Dogs and Cats:              
                                                                 
Anti-freeze (ethylene glycol) is very poisonous for both cats and dogs. It can be innocently used by people in water features, car maintenance etc. but being quite palatable to cats and dogs, even a small amount can be devastating. Take care when discarding of empty containers.                                                                             
Cats:   
                                                                                                                     
Even if your cat normally chooses to go to the toilet outside, it might be worth having a litter tray inside during the winter months as cats do feel the cold therefore will go outside less and with the ground being hard on frosty days, will be unable to dig.                                                                   If your cat is not already micro-chipped it would be worth considering as cats can go missing when they try to find shelter/warmth. A microchip will help reunite you with your cat sooner.                                                                                                    

Rabbits and Guinea Pigs:                                                                                           
If your rabbit or guinea pig lives outdoors, ensure the hutch is sheltered from the wind, rain, snow etc. Consider moving the hutch into an unused shed or garage. Guinea pigs should ideally be housed indoors during the winter months. Extra bedding and feeding additional hay will help to keep them warm. If needed, we can order a microwaveable disc called a ‘snuggle safe’ that your rabbit or guinea pig can sit on or ‘snuggle’ up to when it’s really cold. Check water bottles at least twice a day to make sure the water is still coming out of the dropper. It may be worth using a bowl of water inside of the hutch as well. Regularly check the hutch and run for damage as foxes and badgers will be braver during the winter as they struggle to find food.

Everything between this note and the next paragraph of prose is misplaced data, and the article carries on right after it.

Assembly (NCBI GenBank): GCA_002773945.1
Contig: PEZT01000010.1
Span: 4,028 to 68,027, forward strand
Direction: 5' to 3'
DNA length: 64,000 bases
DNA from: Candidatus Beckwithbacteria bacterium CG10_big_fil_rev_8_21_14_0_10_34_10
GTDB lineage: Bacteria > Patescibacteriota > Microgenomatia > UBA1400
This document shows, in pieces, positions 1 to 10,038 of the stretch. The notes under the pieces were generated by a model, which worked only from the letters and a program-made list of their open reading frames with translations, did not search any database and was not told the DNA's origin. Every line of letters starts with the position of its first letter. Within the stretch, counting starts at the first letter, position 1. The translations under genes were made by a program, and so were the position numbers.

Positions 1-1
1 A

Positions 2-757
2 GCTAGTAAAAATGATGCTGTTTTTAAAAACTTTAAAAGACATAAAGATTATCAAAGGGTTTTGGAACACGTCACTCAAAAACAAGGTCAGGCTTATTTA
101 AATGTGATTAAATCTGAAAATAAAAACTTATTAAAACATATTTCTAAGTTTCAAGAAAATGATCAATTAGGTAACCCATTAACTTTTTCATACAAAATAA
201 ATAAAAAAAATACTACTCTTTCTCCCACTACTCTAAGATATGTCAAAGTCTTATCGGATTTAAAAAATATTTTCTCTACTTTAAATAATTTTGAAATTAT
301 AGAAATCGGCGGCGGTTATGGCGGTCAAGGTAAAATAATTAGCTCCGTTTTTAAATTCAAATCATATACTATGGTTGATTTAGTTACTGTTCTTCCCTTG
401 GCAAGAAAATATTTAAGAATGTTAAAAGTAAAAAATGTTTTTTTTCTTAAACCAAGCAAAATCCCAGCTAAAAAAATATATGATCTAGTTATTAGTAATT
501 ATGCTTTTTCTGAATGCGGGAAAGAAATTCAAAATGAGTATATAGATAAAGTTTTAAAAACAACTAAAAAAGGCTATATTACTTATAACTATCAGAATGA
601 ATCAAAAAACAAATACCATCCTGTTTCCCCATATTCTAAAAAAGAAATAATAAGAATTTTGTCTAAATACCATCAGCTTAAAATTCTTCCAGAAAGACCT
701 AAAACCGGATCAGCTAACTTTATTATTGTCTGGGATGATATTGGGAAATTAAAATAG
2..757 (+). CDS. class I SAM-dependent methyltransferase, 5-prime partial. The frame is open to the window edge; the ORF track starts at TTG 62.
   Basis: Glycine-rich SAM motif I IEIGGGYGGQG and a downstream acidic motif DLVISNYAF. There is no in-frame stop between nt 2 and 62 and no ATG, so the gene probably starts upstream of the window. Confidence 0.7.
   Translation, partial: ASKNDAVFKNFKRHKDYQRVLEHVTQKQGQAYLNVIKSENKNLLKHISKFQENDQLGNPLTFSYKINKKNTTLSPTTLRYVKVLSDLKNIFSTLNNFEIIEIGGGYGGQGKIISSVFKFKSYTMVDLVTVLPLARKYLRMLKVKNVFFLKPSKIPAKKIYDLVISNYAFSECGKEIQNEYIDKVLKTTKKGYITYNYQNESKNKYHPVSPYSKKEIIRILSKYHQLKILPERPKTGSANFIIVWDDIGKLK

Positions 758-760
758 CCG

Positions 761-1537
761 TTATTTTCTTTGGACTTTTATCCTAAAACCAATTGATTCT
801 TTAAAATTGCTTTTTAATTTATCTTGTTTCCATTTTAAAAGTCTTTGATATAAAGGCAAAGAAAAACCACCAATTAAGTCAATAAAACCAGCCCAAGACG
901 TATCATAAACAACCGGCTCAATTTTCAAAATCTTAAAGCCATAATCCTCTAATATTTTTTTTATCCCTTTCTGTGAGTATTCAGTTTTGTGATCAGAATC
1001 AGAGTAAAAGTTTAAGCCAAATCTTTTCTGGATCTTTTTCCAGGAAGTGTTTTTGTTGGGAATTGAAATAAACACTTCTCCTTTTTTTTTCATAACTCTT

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Merry Christmas to all of our clients and followers, from all of the staff at Alexandra and Hillyfields Vets.
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12/24/15
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This is Sooki who has been awarded an Alexandra and Hillyfields Vets Bravery Award.
Three year old German Shepherd Dog Sooki first presented back in May with pain in her lower back. After x-rays, a long course of joint supplements, anti-inflammatories and different pain reliefs, poor Sooki was referred to Langford for a CT scan as there had been no improvement. 
The CT scan revealed narrowing to the base of her spinal canal causing trauma to her spinal cord and significant pain.                       Sooki later had an MRI scan and surgery on her spine. The MRI scan was carried out to ensure there were no other causes for her pain. The surgery (a bilateral foraminotomy) was performed to relieve the compression on her spinal cord.                                                       
Sooki is gradually returning to her normal exercise routine and is doing well.
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2015-12-03
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Chocolate toxicity in dogs is a common presentation in both emergency and general practice and its prevalence is increased over Easter and Christmas.
This chocolate toxicity calculator for dogs provides you with an indication of the symptoms your dog may experience after chocolate ingestion. Always seek veterinary advice in the event your dog eats any amount of chocolate.

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We are currently putting together our winter newsletter and wondered if you had any festive/wintery pictures of your pets that you would like to feature in the upcoming newsletter? If you would like to share pictures with us on facebook or email to either reception@alexandravets.co.uk or reception@hillyfieldsvets.co.uk, we will choose a selection to appear in the newsletter. Thank you in advance.
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We are pleased to say missing Meg has been found. Thank you to everyone for sharing.
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Please share.